Walgreens is subleasing 30,000 square feet of offices in Miami Lakes from American Express for a new pharmacy support center that will house 300 to 500 workers.
The positions include pharmacists, pharmacy technicians, customer service agents and data entry clerks. The jobs area be filled through relocation of existing Walgreens employees and new hires, said Robert Elfinger, spokesman for the Deerfield, Ill-based drug store chain.
“That mix is not yet determined,” he said.
He said the central processing center is designed to handle many of the administration functions now done in the stores by pharmacy staff, including insurance and doctor verification. “Basically, long term, our pharmacists in the store will be more productive and be able to spend more time consulting with patients,” Elfinger said.
The retailer operates a similar center in Orlando.
The deal is part of a broader trend of small, highly specialized call centers opening nationwide, a departure from years of moving call center jobs offshore.
Carter W. Hopkins Jr. marketed the sublet for American Express, which holds a lease on a total of 80,000 square feet in the office complex through 2012.
American Express (NYSE: AXP), which was using the space as its Latin American headquarters, is still marketing the remaining 50,000 square feet. Walgreens also considered Boca Raton as a possible location.
American Express could not be reached for comment.
Hopkins said Walgreens signed the lease earlier this month. He declined to disclose specific terms, but noted Walgreens got a “little bit of a discount.” The value of the lease is about $2.5 million, he said.
Walgreens took possession of the space in mid-January, and is now renovating some of the operations space, including the computer rooms and phones. The center, set to open in February, will primarily service South Florida stores.
“We gave them a tenant-improvement allowance,” Hopkins said. “Largely, the space was plug-and-play – and that’s what made it attractive for Walgreens.”
In 2002, American Express inaugurated its expanded regional headquarters for Latin America and the Caribbean at the Miami Lakes office park. At the time, the Business Journal reported that the facility would house more than 500 employees, supporting American Express products and services including credit cards, financial planning, investment products, insurance and international banking.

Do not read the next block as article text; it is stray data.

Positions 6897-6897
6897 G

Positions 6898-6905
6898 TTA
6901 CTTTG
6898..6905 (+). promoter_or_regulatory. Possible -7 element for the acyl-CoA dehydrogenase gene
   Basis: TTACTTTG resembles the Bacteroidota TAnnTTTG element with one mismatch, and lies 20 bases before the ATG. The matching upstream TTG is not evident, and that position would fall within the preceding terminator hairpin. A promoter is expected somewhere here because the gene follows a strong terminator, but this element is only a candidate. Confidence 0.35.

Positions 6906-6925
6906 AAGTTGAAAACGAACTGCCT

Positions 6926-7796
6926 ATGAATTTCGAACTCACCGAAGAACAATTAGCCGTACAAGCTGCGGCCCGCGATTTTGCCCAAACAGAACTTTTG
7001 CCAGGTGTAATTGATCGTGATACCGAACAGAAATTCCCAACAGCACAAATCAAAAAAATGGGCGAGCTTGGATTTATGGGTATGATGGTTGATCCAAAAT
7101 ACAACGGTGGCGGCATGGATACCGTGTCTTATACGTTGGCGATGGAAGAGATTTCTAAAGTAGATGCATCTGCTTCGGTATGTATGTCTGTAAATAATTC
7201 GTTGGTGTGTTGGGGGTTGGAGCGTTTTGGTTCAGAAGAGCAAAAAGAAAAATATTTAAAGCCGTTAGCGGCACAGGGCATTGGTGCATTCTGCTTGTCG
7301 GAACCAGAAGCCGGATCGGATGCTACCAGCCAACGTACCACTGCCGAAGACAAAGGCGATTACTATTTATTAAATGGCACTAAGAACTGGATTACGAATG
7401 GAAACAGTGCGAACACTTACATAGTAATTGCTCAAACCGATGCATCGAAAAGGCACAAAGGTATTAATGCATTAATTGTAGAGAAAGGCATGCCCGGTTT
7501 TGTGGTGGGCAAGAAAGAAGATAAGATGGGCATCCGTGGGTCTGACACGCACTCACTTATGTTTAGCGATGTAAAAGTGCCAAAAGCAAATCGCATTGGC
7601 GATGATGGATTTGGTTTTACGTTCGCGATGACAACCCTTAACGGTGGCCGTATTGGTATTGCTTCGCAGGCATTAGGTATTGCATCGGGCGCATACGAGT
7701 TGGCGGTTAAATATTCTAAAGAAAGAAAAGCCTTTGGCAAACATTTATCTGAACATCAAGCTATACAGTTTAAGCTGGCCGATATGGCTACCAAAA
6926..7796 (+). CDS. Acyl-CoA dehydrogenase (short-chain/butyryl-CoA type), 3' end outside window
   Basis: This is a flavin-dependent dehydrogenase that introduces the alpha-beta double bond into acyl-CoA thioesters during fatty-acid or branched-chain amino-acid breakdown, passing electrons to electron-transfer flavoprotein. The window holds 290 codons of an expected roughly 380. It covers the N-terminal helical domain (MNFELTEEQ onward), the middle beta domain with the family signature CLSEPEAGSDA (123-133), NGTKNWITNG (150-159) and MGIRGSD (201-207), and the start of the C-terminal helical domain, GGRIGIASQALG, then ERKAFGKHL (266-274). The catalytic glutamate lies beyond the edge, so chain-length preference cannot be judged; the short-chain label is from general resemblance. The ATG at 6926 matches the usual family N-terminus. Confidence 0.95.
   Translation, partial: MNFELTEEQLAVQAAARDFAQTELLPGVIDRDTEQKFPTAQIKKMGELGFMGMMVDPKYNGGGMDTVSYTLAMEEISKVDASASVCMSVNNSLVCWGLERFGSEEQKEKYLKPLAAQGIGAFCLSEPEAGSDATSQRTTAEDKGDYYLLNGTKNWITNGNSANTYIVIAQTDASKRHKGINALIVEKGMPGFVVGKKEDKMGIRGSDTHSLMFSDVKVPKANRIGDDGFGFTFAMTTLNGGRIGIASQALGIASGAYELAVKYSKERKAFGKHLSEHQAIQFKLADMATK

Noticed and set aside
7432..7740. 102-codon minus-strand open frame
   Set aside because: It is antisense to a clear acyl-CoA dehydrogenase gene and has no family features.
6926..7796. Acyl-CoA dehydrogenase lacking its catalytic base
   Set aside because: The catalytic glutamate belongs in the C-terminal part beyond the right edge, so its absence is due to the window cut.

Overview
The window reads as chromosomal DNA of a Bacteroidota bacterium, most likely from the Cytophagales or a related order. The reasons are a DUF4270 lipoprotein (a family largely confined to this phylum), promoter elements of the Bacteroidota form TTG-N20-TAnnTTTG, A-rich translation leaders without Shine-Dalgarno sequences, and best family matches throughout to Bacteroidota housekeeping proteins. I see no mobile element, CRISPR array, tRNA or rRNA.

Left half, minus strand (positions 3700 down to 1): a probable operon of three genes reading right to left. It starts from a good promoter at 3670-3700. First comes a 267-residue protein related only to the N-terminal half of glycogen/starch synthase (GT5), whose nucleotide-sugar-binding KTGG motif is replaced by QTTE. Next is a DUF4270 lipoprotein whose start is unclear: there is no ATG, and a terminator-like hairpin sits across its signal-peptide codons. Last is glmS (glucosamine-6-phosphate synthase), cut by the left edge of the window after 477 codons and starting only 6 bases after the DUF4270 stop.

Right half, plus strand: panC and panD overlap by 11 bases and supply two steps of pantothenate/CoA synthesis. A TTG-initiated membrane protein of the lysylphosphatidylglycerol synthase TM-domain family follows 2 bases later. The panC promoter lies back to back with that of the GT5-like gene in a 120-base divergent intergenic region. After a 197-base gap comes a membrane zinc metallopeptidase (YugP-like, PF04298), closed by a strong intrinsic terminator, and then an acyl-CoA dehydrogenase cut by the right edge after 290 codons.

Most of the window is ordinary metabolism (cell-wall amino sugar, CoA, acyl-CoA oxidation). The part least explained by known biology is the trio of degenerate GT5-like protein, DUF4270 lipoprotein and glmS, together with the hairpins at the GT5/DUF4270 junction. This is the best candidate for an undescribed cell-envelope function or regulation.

The company still occupies about 800,000 square feet of office space between Miami and Fort Lauderdale, but never fully utilized the Miami Lakes space, according to a real estate source. MORE SouthFlorida.BizJournals.com
In the latest sign of trouble for the airline industry, a federal agency reported that the sector’s employment levels are at the lowest point since 1993.
According to a Jan. 16 report by the Bureau of Transportation Statistics (BTS), the industry wide downsizing impacted many of the leading carriers at South Florida’s three major airports.
Scheduled passenger airlines in the U.S. employed 6.5 percent fewer full-time workers in November 2008 compared to November 2007, BTS reported. It is the fifth straight drop in year-over-year employment levels and the largest drop since November 2005.
Leading South Florida’s top carriers in the percentage of jobs lost was Delta Airlines, which dropped 7.2 percent.
The reductions came in the wake of Delta’s October merger with Northwest Airlines. For the 12-months ended Nov. 30, Delta was the leading carrier at Palm Beach International Airport, with a 20.7 percent passenger share. At Miami International Airport (MIA) during the same period, Delta had the third most passengers, with a 3.3 percent share; and, at Fort Lauderdale-Hollywood International Airport, from January to November, Delta was fourth, with 12.1 percent.
US Airways, the third-leading carrier at Palm Beach and the fifth-leading carrier at both MIA and FLL, dropped 5 percent of its workforce in November compared to the prior-year month.
Among the legacy carriers, American Airlines came in just behind US Airways, with 4.3 percent same-month, year-over-year job losses. With its 65 percent passenger share and strong international business, American is by far the leading carrier at MIA. American’s regional sister carrier, American Eagle, the second-largest carrier at MIA, saw a 4.1 percent job cut when comparing November 2008 to November 2007.
Last May, AMR Corp., the parent company of American and American Eagle, announced 11 percent to 12 percent job cuts companywide, to be implemented throughout the year. In December, American said it planned to lay off 97 workers in January at MIA. Despite the cuts, American actually expanded flights at MIA this month. American has 211 daily flights, up from 206 in January 2008, a company spokeswoman said. MORE SouthFlorida.BizJournals.com
Florida’s construction industry will continue to contract this year with $1.5 billion less in new project starts than in 2008, according to newly released data from McGraw-Hill Construction.
The $31.7 billion in new projects forecast to start this year will be less than half of the $71.7 billion in construction starts experienced at the height of the boom in 2005. The weakness that erupted in the residential sector in 2007 is now spreading into to the commercial, education and healthcare sector.
In South Florida, the construction freefall is forecast to ease back this year to a more moderate 3 percent decline this year. Residential construction will fall 11 percent this year compared to last year while commercial and institutional construction will fall 3 percent. Utilities, road building and other public works projects are forecast to increase 6 percent this year.